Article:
I recently watched an episode of Seinfeld where the George character’s girlfriend breaks up with him. She used the line: “It’s not you, it’s me,” where he replied that she cannot use that, he invented the phrase!
When I was younger, I moved quite a bit and lived in two different countries by the time I was three years old and immigrated to Canada at twenty-one. Needless to say, I was used to starting relationships and then ending them frequently. In hindsight, moving a lot made me quite adept at forming new friendships quite quickly. Perhaps I knew that it would likely only be temporary. I poured a lot of energy into my relationships and still do.
Now that we’ve settled into a lovely neighbourhood and raising children, I can feel that I’m setting down roots. Some relationships that I started eighteen years ago are still strong. However, I’ve come to discover that some are not.
Much research has gone into what makes a good relationship: common interest, communication, humour and so forth. Then why is it that some relationships seemingly come to an abrupt end? Always on the search for “why”, I took inventory of who I was when I started certain relationships, and the answers jumped off the pages.
There was a time in my life when things just went haywire. I was trying to figure out who I was and what I wanted. Little did I know that I attracted the same energies and people who were at the same vibration. I went to therapy, worked through some deep traumas and discovered how to take responsibility for all aspects of my life. Throughout this ten-year transformation, I shared my discoveries with certain friends, and they chose to stay where I met them. Now that I’m helping other people heal from their traumas or challenging circumstances through seminars, workshops and guided journals, the gap widened, and the ugly side of relationships started to appear.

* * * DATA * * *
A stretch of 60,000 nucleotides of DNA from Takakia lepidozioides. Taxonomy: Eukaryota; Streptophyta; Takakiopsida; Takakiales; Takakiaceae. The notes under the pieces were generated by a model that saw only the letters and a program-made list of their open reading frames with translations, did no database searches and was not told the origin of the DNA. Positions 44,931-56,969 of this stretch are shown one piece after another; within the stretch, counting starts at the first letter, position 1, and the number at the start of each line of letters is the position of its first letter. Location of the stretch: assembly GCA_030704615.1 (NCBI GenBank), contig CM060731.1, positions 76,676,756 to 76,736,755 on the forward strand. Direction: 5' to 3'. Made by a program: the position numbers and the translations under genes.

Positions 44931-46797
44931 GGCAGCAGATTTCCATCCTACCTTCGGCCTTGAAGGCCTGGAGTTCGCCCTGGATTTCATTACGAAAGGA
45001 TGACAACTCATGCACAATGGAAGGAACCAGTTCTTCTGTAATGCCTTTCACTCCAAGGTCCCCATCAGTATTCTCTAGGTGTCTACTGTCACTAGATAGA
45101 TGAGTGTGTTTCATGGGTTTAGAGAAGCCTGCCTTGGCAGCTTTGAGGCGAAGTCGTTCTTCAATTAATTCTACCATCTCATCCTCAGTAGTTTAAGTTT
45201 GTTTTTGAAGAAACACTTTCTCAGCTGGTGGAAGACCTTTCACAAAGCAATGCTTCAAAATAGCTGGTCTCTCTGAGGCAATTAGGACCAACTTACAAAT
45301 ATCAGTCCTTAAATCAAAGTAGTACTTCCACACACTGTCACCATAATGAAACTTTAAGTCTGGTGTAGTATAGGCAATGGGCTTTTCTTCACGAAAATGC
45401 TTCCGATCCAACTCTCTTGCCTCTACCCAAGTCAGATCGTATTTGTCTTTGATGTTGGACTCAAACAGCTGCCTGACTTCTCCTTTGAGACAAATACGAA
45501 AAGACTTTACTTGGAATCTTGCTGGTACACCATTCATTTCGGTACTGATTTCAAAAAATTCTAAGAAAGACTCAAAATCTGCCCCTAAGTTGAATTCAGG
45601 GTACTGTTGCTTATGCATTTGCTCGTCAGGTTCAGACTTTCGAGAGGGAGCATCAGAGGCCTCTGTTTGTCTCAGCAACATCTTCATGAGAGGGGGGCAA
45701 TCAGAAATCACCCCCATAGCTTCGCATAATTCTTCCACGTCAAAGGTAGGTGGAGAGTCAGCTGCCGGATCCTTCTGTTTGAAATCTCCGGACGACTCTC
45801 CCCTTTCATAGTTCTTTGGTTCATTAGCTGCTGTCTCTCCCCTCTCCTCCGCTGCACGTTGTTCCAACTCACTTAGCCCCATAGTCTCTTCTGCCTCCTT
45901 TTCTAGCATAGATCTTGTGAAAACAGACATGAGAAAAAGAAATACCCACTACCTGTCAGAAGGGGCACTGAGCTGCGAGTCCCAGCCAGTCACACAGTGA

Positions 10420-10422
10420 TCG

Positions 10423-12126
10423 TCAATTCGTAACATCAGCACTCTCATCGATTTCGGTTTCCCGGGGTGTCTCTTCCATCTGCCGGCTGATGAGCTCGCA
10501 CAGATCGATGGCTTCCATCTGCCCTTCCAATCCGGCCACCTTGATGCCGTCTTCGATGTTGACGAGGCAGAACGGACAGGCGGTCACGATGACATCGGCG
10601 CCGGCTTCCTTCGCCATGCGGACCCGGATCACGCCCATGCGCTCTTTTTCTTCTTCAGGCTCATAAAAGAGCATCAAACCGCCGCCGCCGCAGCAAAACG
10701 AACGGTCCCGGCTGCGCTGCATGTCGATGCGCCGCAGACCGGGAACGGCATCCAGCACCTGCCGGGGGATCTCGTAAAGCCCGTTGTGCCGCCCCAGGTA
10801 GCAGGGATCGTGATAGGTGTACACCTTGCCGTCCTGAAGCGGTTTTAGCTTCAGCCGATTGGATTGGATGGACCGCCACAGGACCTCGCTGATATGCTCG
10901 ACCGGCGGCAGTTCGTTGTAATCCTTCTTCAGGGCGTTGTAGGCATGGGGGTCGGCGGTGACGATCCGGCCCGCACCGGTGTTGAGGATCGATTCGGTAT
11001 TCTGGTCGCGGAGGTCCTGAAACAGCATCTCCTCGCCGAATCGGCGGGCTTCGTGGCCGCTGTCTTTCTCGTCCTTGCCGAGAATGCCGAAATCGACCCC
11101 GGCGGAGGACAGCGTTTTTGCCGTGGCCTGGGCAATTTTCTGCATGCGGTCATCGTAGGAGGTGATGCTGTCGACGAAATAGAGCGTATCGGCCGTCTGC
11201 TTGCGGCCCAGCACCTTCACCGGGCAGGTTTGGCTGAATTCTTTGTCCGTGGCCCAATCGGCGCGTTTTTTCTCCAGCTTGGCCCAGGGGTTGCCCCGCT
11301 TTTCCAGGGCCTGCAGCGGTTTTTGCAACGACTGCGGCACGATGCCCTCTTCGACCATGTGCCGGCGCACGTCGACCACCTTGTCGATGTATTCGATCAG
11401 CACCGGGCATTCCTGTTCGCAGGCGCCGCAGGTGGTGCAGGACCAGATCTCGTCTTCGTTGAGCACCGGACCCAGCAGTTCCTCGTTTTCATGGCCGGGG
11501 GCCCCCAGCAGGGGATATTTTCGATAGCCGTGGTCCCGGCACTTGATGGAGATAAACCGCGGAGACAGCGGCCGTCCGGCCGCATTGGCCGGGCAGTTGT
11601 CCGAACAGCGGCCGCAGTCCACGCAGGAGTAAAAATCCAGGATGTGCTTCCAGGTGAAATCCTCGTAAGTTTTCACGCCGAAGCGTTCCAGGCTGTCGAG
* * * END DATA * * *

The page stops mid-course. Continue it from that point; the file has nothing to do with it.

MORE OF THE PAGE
Downplaying my achievements, ghosting me or simply not showing any interest in my work could make me doubt myself. And it did, for a while. Then I realized who I was when I met them, and I am no longer that person. So I wished them, sincerely, all the best and let those relationships go. Turns out, it really was “It’s not you, it's me” that ended the relationships. I transformed into a better version of myself and couldn’t go back to the person I was before with the same thoughts and habits.
I started to attract others with a growth mindset through networking and being open to receiving relationships aligned to where I am now. A growth mindset doesn’t mean that we are all on the same energetic vibration or have the same knowledge. On the contrary, it means that we are open to becoming our best selves. We put in the effort to get there, and we are enthusiastic about each other’s journeys.
I used to want to rescue people, which meant I would worry about their wellbeing far from what was needed. Another lightbulb moment came when I wrote down how much time I spent thinking about others instead of my own growth. Now that I’m much more relaxed and grounded, I understand that the more I know myself, the better friend I can be to those who appreciate me. I can pour the same amount of energy into those relationships because they, too, would love to see me grow.
It is a universal human trait that when we feel insecure, we either overcompensate and give everything away to other people, or we would like others to stay “small” and insecure with us to bring comfort. Every person is responsible for their own happiness and growth. It is not up to us to rescue people or stay small for the sake of others.
You own your life. You have permission to attract abundance, love and acceptance for who you are.